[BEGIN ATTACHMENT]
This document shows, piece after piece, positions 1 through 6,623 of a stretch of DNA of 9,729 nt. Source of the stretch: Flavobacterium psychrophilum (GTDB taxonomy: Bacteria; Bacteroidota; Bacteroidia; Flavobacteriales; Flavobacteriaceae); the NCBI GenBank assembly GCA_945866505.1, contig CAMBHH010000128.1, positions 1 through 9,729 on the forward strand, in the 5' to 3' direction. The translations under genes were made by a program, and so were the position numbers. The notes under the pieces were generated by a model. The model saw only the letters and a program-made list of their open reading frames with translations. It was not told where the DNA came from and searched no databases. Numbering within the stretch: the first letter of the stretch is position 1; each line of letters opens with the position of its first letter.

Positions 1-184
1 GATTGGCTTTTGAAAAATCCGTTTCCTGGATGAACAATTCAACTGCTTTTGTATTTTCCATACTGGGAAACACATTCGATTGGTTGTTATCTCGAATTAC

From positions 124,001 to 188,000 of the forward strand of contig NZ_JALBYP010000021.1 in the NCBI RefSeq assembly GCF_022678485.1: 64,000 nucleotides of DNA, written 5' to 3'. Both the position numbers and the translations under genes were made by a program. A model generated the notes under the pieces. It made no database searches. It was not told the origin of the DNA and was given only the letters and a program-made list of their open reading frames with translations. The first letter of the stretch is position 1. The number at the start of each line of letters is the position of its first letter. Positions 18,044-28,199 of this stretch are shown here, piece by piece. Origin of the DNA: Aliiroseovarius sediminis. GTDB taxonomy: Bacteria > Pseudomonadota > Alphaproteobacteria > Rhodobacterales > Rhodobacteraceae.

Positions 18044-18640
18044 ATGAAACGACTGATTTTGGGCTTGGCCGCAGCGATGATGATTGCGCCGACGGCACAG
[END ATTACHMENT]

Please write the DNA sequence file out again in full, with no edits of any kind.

This document shows, piece after piece, positions 1 through 6,623 of a stretch of DNA of 9,729 nt. Source of the stretch: Flavobacterium psychrophilum (GTDB taxonomy: Bacteria; Bacteroidota; Bacteroidia; Flavobacteriales; Flavobacteriaceae); the NCBI GenBank assembly GCA_945866505.1, contig CAMBHH010000128.1, positions 1 through 9,729 on the forward strand, in the 5' to 3' direction. The translations under genes were made by a program, and so were the position numbers. The notes under the pieces were generated by a model. The model saw only the letters and a program-made list of their open reading frames with translations. It was not told where the DNA came from and searched no databases. Numbering within the stretch: the first letter of the stretch is position 1; each line of letters opens with the position of its first letter.

Positions 1-184
1 GATTGGCTTTTGAAAAATCCGTTTCCTGGATGAACAATTCAACTGCTTTTGTATTTTCCATACTGGGAAACACATTCGATTGGTTGTTATCTCGAATTAC

From positions 124,001 to 188,000 of the forward strand of contig NZ_JALBYP010000021.1 in the NCBI RefSeq assembly GCF_022678485.1: 64,000 nucleotides of DNA, written 5' to 3'. Both the position numbers and the translations under genes were made by a program. A model generated the notes under the pieces. It made no database searches. It was not told the origin of the DNA and was given only the letters and a program-made list of their open reading frames with translations. The first letter of the stretch is position 1. The number at the start of each line of letters is the position of its first letter. Positions 18,044-28,199 of this stretch are shown here, piece by piece. Origin of the DNA: Aliiroseovarius sediminis. GTDB taxonomy: Bacteria > Pseudomonadota > Alphaproteobacteria > Rhodobacterales > Rhodobacteraceae.

Positions 18044-18640
18044 ATGAAACGACTGATTTTGGGCTTGGCCGCAGCGATGATGATTGCGCCGACGGCACAG